3. March Is National Social Work Month: Social Workers Work to Inspire Community Action While Facing Threats of Budget Cuts
4. Galfand Berger Wins Important Case for Injured Workers in Pennsylvania
5. Teamsters, Religious Leaders Call on Ascension Health to Respect Rights of Workers, Patients and Communities
6. Free Seminars to Help Employers Prevent Noise-Induced Hearing Loss Among Workers Set for Phoenix, Reno, Salt Lake City, Denver in May
7. Mount Sinai researchers are the first to identify heart abnormalities in World Trade Center workers
8. New Research from EBRI: Older Workers Trending Toward More Part-Time Work
9. Georgia Firm Adds Medical Travel to Cut Costs, Provide Options for Workers
10. Looming unemployment harms older workers health
11. Shift workers at more risk for irritable bowel syndrome, U-M study says
Post Your Comments:
*Name:
*Comment:
*Email:
(Date:3/24/2017)... MI (PRWEB) , ... March 24, 2017 , ... ... assistance, financial planning, and related services to families and business owners across eastern ... aimed at feeding regional families struggling with financial difficulties. , The Oxford/Orion FISH ...
(Date:3/24/2017)... ... 24, 2017 , ... Northridge dentists, Dr. Michel ... sleep apnea and TMJ at their office. TMJ, or temporomandibular joint disorder, has ... type, is increasingly being treated at dental offices with newly developed procedures and ...
(Date:3/24/2017)... , ... March 24, 2017 , ... ... http://www.hygieacare.com ) announced their partnership to prep patients for colonoscopy at the HyGIeaCare® ... Centers in 87th Ave., Miami, FL. , The HyGIeaCare® Prep, cleared ...
(Date:3/24/2017)... ... March 24, 2017 , ... “End Time GPS”: a ... will interrelate. “End Time GPS” is the creation of published author, Wesley Gerboth, ... working on military munitions and space-vehicle projects. Now, at age ninety-one, he shares the ...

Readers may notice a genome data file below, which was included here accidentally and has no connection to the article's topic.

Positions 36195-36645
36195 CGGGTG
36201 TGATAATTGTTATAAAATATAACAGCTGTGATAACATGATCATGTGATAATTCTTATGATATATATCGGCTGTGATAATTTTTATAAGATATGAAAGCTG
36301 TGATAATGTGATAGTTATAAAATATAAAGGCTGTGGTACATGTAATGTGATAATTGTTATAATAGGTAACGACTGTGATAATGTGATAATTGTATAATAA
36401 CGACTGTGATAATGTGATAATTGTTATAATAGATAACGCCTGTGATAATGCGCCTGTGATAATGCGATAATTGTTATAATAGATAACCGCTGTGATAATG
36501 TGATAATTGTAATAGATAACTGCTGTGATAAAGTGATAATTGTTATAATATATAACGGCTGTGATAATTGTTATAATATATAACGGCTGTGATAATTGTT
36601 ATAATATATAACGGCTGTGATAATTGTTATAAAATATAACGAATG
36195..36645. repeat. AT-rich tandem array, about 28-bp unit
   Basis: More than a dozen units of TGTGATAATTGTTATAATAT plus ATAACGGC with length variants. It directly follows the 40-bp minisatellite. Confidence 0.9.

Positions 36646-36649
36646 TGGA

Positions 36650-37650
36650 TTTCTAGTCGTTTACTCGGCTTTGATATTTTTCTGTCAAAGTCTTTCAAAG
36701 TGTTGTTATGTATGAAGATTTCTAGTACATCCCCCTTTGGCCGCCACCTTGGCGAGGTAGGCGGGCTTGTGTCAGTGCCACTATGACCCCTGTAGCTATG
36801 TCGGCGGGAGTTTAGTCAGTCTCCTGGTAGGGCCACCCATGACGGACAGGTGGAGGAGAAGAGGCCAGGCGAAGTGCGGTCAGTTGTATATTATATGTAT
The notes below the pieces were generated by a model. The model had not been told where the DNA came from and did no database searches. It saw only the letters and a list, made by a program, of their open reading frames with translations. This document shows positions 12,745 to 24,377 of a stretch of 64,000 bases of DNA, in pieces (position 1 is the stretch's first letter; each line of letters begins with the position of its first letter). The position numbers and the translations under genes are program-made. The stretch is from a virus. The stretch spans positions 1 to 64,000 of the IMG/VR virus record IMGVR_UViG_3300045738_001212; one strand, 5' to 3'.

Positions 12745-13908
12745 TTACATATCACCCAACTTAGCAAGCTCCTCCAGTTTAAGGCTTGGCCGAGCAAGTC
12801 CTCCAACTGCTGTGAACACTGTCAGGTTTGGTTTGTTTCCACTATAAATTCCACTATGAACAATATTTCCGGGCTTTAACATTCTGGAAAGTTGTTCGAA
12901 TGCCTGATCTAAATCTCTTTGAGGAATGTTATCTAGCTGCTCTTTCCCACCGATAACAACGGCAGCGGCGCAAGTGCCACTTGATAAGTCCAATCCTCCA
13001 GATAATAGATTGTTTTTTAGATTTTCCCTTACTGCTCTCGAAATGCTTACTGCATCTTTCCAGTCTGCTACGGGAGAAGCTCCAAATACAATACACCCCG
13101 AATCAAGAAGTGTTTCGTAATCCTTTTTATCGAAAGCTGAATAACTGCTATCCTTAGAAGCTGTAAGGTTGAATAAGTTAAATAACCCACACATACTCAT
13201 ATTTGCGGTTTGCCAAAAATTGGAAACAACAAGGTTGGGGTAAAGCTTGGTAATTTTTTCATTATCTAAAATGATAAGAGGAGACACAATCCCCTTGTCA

(Date:3/23/2017)... & Seattle, WA (PRWEB) , ... March 23, 2017 , ... ... health emergency and now estimates that there could be four million Zika-related cases in ... epidemics to date with numbers of US cases reported per year skyrocketing to an ...
Breaking Medicine News(10 mins):
(Date:3/24/2017)... NEW YORK and GENEVA ... Agreement announced on World Tuberculosis Day revitalizes efforts to ...   On World Tuberculosis Day, TB Alliance ... agreement for the clinical development of sutezolid, an antibiotic ... The sublicense pertains to the development of sutezolid in ...
(Date:3/23/2017)... The key factors driving the growth ... accelerating economic growth and increasing healthcare expenditure. Some of the ... expectancy of ESRD patients, rising demand for home PD treatment ... of the market is hindered by high treatment costs and ... ...
(Date:3/23/2017)... INDIANAPOLIS , March 23, 2017  Eli Lilly ... William Sansum Diabetes Center have established a research collaboration ... diabetes through enhanced research, education and care. ... bears a disproportionate weight on Latino families in ... Kerr , M.D., FRCPE, director of Innovation and Research ...
Breaking Medicine Technology: